``Tell that fellow he had better keep out of my way,'' he said to the woman, who understood, and wanted to say something, but not knowing how, nodded simply. In a few days the other children went back to the cabin, and day and night Grayson went to see the child, until it was out of danger, and afterwards. It was not long before the women in town complained that the mother was ungrateful. When they sent things to eat to her the servant brought back word that she had called out, `` `Set them over thar,' without so much as a thanky.'' One message was that ``she didn' want no second-hand victuals from nobody's table.'' Somebody suggested sending the family to the poor-house. The mother said ``she'd go out on her crutches and hoe corn fust, and that the people who talked 'bout sendin' her to the po'-house had better save their breath to make prayers with.'' One day she was hired to do some washing. The mistress of the house happened not to rise until ten o'clock. Next morning the mountain woman did not appear until that hour. ``She wasn't goin' to work a lick while that woman was a-layin' in bed,'' she said, frankly. And when the lady went down town, she too disappeared. Nor would she, she explained to Grayson, ``while that woman was a-struttin' the streets.''

After that, one by one, they let her alone, and the woman made not a word of complaint. Within a week she was working in the fields, when she should have been back in bed. The result was that the child sickened again. The old look came back to its face, and Grayson was there night and day. He was having trouble out in Kentucky about this time, and he went to the Blue Grass pretty often. Always, however, he left money with me to see that the child was properly buried if it should die while he was gone; and once he telegraphed to ask how it was. He said he was sometimes afraid to open my letters for fear that he should read that the baby was dead. The child knew Grayson's voice, his step. It would go to him from its own mother. When it was sickest and lying torpid it would move the instant he stepped into the room, and, when he spoke, would hold out its thin arms, without opening its eyes, and for hours Grayson would walk the floor with the troubled little baby over his shoulder. I thought several times it would die when, on one trip, Grayson was away for two weeks. One midnight, indeed, I found the mother moaning, and three female harpies about the cradle. The baby was dying this time, and I ran back for a flask of whiskey. Ten minutes late with the whiskey that night would have been too late. The baby got to know me and my voice during that fortnight, but it was still in danger when Grayson got back, and we went to see it together. It was very weak, and we both leaned over the cradle, from either side, and I saw the pity and affection--yes, hungry, half-shamed affection--in Grayson's face. The child opened its eyes, looked from one to the other, and held out its arms to me. Grayson should have known that the child forgot--that it would forget its own mother. He turned sharply, and his face was a little pale. He gave something to the woman, and not till then did I notice that her soft black eyes never left him while he was in the cabin. The child got well; but Grayson never went to the shack again, and he said nothing when I came in one night and told him that some mountaineer --a long, dark fellow-had taken the woman, the children, and the household gods of the shack back into the mountains.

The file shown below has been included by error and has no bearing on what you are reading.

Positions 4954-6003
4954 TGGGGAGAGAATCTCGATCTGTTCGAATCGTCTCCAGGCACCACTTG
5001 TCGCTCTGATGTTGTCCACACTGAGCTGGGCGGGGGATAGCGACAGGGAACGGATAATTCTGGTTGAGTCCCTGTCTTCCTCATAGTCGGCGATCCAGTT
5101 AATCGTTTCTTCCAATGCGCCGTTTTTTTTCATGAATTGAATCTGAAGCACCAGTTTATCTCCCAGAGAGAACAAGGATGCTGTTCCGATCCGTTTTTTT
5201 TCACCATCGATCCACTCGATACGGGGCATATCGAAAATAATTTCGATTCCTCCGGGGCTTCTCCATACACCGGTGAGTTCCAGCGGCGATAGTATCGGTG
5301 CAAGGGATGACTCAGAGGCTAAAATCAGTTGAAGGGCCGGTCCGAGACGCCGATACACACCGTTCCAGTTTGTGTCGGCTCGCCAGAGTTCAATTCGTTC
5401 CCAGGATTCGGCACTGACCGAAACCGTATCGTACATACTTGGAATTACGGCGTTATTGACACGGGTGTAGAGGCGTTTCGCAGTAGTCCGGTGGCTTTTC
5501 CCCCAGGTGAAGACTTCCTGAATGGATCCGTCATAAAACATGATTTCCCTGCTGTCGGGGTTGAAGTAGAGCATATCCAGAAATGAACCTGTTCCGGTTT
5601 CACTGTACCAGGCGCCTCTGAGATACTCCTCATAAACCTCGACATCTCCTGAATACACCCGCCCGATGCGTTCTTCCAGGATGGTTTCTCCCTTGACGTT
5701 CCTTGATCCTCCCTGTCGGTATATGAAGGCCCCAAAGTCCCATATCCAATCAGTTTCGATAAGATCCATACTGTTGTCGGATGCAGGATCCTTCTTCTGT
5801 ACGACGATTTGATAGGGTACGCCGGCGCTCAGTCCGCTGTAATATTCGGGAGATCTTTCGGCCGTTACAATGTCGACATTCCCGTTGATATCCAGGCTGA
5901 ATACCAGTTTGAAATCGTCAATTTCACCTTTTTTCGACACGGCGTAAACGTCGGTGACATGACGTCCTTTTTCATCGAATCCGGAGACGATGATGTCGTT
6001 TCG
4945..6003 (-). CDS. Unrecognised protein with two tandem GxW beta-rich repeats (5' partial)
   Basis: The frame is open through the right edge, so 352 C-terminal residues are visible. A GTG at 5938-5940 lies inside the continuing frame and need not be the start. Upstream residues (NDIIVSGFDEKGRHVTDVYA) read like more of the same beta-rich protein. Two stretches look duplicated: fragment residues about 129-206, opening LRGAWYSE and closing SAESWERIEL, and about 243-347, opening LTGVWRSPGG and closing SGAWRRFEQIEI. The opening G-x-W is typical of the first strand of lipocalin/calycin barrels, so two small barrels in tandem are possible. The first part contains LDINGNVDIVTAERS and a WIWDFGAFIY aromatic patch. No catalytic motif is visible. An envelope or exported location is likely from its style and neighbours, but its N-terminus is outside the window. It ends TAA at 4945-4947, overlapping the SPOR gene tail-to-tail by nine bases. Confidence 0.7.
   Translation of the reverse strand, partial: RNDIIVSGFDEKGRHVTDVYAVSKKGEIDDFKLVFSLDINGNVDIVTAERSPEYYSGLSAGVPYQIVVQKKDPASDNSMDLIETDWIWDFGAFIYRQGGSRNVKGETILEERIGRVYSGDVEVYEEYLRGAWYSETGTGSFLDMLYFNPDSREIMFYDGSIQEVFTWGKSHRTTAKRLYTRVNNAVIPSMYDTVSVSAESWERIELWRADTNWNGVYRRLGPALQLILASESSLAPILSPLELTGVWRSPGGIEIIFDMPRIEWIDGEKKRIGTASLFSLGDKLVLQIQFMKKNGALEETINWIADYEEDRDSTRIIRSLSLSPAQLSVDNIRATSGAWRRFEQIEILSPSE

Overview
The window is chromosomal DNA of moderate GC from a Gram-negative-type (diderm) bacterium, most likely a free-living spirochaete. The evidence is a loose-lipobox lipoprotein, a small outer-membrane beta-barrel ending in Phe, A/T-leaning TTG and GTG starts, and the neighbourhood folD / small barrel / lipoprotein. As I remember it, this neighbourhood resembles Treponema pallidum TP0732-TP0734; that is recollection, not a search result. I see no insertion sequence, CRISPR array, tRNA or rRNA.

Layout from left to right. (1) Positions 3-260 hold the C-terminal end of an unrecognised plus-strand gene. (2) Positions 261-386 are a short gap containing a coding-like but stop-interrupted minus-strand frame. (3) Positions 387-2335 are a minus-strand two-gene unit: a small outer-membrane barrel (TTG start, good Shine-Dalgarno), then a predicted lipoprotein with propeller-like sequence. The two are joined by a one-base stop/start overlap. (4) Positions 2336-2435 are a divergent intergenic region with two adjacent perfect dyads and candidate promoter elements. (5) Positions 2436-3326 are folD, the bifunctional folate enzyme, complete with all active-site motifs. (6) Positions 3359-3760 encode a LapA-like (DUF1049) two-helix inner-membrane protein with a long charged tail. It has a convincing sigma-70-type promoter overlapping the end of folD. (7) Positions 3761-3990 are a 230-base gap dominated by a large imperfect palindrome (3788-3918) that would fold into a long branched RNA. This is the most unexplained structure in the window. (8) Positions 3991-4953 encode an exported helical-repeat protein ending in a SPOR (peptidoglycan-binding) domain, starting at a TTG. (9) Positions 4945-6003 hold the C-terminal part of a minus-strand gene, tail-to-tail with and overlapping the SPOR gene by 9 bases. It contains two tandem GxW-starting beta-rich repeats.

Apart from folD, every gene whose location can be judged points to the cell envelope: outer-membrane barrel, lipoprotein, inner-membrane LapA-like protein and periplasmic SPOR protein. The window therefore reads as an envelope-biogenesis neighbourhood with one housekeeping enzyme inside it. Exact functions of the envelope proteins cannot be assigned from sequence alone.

``They don't grieve long,'' I said, ``these people.''

But long afterwards I saw the woman again along the dusty road that leads into the Gap. She had heard over in the mountains that Grayson was dead, and had walked for two days to learn if it was true. I pointed back towards Bee Rock, and told her that he had fallen from a cliff back there. She did not move, nor did her look change. Moreover, she said nothing, and, being in a hurry, I had to ride on.

At the foot-bridge over Roaring Fork I looked back. The woman was still there, under the hot mid-day sun and in the dust of the road, motionless.